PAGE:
164 B.C. The Maccabean resistance defeats the larger armies of the Seleucid Empire and the Jewish Temple in Jerusalem is re-consecrated. From this joyful moment comes the Chanukah celebration, the “festival” of John 7. In the midst of securing this victory and subsequent autonomy under the Hasmoneans, there was much political and theological debate among the Jews. As Antiochus IV Epiphanies imposed oppressive taxes, forced Hellenization of the culture (with the desecration of the Temple), Judean Jews responded in three ways. Some apostatized and took on Greek beliefs and practices completely. Others remained faithful to the Covenant, but refused to engage in any military resistance. A third group, under the leadership of Judas Maccabaeus, chose military action and secured a century of relative peace and independence.

Who were the faithful…the pacifists or activists?

Christmas 1914. From the coast of Belgium to the Swiss border, the guns of World War I’s Western Front fall silent and Europe’s self-immolation takes an informal break for the Birth of our Savior. In the coming days, more that 500,000 soldiers will exchange gifts, play soccer and send letters to relatives in the nations of their enemies. All of this violates the orders of the commanding generals on both sides, but officers in the field allow some liberty after months of ceaseless bombardment and gruesome combat. And after 1915 arrives, the carnage resumes and baptized soldiers go over the top and face machine guns, poison gas and tanks.

What if the 500,000 refused to return to their trenches?

August 1939. Brilliant and popular theologian Dietrich Bonhoeffer refuses a teaching position at Union Theological Seminary in New York and takes the last steamer from the USA back to Germany before the outbreak of WWII. He felt that he must endure the forthcoming suffering as preparation for the rebuilding the church and nation after the war. He was a committed pacifist and managed to work in German Intelligence (Abwehr) until his arrest in 1943. He and his band of conspirators tried to negotiate with Allied leaders, finding little interest from them in light of the commitment to unconditional surrender. Bonhoeffer was undoubtedly aware of the many plots to kill Hitler. He felt that the evil was so great that he has to trust God for grace as he participated in activities that included violence. He was executed on April 9, 1945, just weeks before the end of the war as the Nazi regime engaged in one last frenzy of revenge and self-destruction.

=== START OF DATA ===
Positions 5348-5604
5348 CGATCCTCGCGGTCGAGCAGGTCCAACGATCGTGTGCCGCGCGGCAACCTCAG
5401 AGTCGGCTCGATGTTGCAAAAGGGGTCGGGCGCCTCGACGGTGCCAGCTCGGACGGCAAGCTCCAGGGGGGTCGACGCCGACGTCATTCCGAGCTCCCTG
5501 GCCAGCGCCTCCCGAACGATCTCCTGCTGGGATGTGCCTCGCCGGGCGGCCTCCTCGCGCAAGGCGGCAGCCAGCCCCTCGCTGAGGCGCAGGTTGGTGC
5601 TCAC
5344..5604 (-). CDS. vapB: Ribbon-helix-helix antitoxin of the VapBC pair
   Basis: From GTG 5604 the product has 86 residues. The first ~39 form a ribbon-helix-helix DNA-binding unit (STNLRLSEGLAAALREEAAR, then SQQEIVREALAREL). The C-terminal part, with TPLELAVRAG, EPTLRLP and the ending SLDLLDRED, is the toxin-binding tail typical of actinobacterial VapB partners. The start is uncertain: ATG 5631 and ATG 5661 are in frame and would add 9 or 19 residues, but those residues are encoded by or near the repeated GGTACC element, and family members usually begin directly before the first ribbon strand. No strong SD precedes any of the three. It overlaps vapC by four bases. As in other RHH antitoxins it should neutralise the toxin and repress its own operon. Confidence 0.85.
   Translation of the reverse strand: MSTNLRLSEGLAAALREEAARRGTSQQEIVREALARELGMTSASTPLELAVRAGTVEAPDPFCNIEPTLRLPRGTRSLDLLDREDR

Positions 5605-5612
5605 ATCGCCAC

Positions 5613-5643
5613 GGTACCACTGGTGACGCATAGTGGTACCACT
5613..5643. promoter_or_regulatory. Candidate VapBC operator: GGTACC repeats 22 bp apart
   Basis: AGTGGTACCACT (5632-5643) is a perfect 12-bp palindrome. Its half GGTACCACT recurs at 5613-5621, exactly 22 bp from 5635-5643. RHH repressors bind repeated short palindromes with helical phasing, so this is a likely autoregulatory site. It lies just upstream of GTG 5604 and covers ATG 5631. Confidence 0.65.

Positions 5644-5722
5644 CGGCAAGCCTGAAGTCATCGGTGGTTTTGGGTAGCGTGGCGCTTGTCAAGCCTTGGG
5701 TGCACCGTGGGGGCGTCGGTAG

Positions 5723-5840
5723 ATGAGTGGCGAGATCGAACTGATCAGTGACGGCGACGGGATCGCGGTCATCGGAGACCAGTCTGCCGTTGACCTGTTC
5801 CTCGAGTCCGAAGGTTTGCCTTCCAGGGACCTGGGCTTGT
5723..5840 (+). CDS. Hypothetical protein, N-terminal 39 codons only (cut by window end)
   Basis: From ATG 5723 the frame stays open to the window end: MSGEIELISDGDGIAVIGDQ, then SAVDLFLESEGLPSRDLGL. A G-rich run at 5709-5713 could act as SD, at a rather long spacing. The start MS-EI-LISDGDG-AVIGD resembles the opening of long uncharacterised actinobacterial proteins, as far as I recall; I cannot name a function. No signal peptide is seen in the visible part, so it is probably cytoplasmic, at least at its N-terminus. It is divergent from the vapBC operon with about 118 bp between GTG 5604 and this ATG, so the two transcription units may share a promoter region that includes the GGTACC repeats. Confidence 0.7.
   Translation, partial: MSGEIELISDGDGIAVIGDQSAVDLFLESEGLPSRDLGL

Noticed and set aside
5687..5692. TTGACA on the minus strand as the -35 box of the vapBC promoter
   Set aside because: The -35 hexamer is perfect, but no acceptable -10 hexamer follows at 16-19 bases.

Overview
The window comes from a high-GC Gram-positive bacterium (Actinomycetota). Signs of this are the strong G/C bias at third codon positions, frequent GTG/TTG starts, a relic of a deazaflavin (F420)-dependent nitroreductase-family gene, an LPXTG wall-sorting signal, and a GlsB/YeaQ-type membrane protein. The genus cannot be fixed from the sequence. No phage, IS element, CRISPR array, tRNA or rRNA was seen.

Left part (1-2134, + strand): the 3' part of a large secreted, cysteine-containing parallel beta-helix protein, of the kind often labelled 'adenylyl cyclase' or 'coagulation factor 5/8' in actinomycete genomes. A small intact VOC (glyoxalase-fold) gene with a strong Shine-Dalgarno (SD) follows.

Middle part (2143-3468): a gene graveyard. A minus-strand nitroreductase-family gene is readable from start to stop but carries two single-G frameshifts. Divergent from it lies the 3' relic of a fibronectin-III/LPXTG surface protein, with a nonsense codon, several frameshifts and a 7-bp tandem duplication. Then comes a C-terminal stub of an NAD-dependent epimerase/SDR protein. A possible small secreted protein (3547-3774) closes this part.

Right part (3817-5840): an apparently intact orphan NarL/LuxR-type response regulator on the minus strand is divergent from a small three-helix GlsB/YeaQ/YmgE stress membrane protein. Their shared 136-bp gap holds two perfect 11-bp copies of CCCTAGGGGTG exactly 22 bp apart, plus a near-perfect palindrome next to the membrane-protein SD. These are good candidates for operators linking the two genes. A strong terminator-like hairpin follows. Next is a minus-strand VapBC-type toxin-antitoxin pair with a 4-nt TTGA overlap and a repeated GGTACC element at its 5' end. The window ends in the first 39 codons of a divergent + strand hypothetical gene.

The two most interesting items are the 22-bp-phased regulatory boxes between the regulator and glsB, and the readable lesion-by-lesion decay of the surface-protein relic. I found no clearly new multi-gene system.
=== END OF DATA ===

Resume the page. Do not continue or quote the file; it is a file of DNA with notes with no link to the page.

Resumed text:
What if one of the plots against Hitler has succeeded?

December, 2014: Sporadic looting and rioting continue across the USA as thousands protest grand jury decisions in Missouri and New York regarding police officers causing the deaths of two African American men. Racial and ideological divisions surface as some defend the police decisions to shoot and use a chokehold as self-defense. Rioters argue that racial profiling led to the extreme measures and justice went on holiday with no charges filed against the officers. Politicians and pundits divide over the events and the responses, with many labeling the deceased as criminals and the rioters as anarchists, while others memorialize the victims and call for more civil disruption. In the midst of all this, moderating voices are rarely heard and African Americans own most of the businesses destroyed.

Our Challenges

For nearly two millennia, Christians have debated and discerned how to respond to injustice and violence, whether local/personal retribution or national/global military action. Under the (somewhat unhelpful) rubrics of “just war” and “pacifism” believers debate policies of great import, with responses to evil ranging from complete refusal to resist even personal attacks on family and self to rationalizing preemptive military action. On domestic fronts, recent media personalities have declared that the rioting in Ferguson, with the looting and burning of property is not really “violence.”

Just war theorists and supporters of “law and order” find fault with “peace” groups that defend violent actions by insurgents that undermine order and peace. Conversely, pacifists point out that there are no “good “ wars and the first and second century believers in the Roman Empire refused military service. My own denomination was officially pacifist until 1967 when it became a matter of conscience. Today I teach seminarians of all persuasions in the same building.